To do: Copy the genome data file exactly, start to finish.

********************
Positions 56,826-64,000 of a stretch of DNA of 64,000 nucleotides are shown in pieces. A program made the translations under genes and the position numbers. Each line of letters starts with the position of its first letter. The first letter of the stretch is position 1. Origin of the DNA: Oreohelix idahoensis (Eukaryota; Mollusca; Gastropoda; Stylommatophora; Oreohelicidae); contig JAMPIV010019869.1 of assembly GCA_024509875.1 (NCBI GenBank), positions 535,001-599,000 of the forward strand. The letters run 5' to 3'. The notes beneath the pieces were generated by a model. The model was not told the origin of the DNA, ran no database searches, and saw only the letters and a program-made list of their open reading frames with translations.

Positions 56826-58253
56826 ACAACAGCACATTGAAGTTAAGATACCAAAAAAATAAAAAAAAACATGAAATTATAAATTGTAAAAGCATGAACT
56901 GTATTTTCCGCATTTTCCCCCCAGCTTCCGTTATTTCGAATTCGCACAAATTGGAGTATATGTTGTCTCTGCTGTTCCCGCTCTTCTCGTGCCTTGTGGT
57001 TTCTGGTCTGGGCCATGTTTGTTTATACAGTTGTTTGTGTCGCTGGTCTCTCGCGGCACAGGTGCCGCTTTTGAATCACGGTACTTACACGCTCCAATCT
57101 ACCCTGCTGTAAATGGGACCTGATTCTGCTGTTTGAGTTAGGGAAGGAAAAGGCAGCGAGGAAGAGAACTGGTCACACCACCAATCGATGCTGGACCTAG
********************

Positions 56,826-64,000 of a stretch of DNA of 64,000 nucleotides are shown in pieces. A program made the translations under genes and the position numbers. Each line of letters starts with the position of its first letter. The first letter of the stretch is position 1. Origin of the DNA: Oreohelix idahoensis (Eukaryota; Mollusca; Gastropoda; Stylommatophora; Oreohelicidae); contig JAMPIV010019869.1 of assembly GCA_024509875.1 (NCBI GenBank), positions 535,001-599,000 of the forward strand. The letters run 5' to 3'. The notes beneath the pieces were generated by a model. The model was not told the origin of the DNA, ran no database searches, and saw only the letters and a program-made list of their open reading frames with translations.

Positions 56826-58253
56826 ACAACAGCACATTGAAGTTAAGATACCAAAAAAATAAAAAAAAACATGAAATTATAAATTGTAAAAGCATGAACT
56901 GTATTTTCCGCATTTTCCCCCCAGCTTCCGTTATTTCGAATTCGCACAAATTGGAGTATATGTTGTCTCTGCTGTTCCCGCTCTTCTCGTGCCTTGTGGT
57001 TTCTGGTCTGGGCCATGTTTGTTTATACAGTTGTTTGTGTCGCTGGTCTCTCGCGGCACAGGTGCCGCTTTTGAATCACGGTACTTACACGCTCCAATCT
57101 ACCCTGCTGTAAATGGGACCTGATTCTGCTGTTTGAGTTAGGGAAGGAAAAGGCAGCGAGGAAGAGAACTGGTCACACCACCAATCGATGCTGGACCTAG